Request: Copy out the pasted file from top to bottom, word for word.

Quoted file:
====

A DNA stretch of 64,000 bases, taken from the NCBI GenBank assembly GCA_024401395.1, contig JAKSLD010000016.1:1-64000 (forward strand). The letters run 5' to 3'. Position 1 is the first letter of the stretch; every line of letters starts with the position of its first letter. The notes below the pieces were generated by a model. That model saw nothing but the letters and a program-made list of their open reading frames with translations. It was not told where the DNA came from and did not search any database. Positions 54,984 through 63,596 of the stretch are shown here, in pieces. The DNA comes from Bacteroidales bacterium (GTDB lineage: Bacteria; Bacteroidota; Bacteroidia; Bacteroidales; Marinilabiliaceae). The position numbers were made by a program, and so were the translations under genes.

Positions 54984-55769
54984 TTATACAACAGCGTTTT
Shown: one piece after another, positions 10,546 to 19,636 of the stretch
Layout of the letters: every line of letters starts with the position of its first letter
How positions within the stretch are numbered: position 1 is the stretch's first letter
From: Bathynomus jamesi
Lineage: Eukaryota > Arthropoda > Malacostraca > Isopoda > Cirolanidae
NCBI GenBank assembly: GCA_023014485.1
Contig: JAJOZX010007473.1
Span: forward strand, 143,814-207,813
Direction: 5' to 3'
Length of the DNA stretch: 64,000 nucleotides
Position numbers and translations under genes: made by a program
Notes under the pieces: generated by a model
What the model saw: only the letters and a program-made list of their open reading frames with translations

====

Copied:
A DNA stretch of 64,000 bases, taken from the NCBI GenBank assembly GCA_024401395.1, contig JAKSLD010000016.1:1-64000 (forward strand). The letters run 5' to 3'. Position 1 is the first letter of the stretch; every line of letters starts with the position of its first letter. The notes below the pieces were generated by a model. That model saw nothing but the letters and a program-made list of their open reading frames with translations. It was not told where the DNA came from and did not search any database. Positions 54,984 through 63,596 of the stretch are shown here, in pieces. The DNA comes from Bacteroidales bacterium (GTDB lineage: Bacteria; Bacteroidota; Bacteroidia; Bacteroidales; Marinilabiliaceae). The position numbers were made by a program, and so were the translations under genes.

Positions 54984-55769
54984 TTATACAACAGCGTTTT
Shown: one piece after another, positions 10,546 to 19,636 of the stretch
Layout of the letters: every line of letters starts with the position of its first letter
How positions within the stretch are numbered: position 1 is the stretch's first letter
From: Bathynomus jamesi
Lineage: Eukaryota > Arthropoda > Malacostraca > Isopoda > Cirolanidae
NCBI GenBank assembly: GCA_023014485.1
Contig: JAJOZX010007473.1
Span: forward strand, 143,814-207,813
Direction: 5' to 3'
Length of the DNA stretch: 64,000 nucleotides
Position numbers and translations under genes: made by a program
Notes under the pieces: generated by a model
What the model saw: only the letters and a program-made list of their open reading frames with translations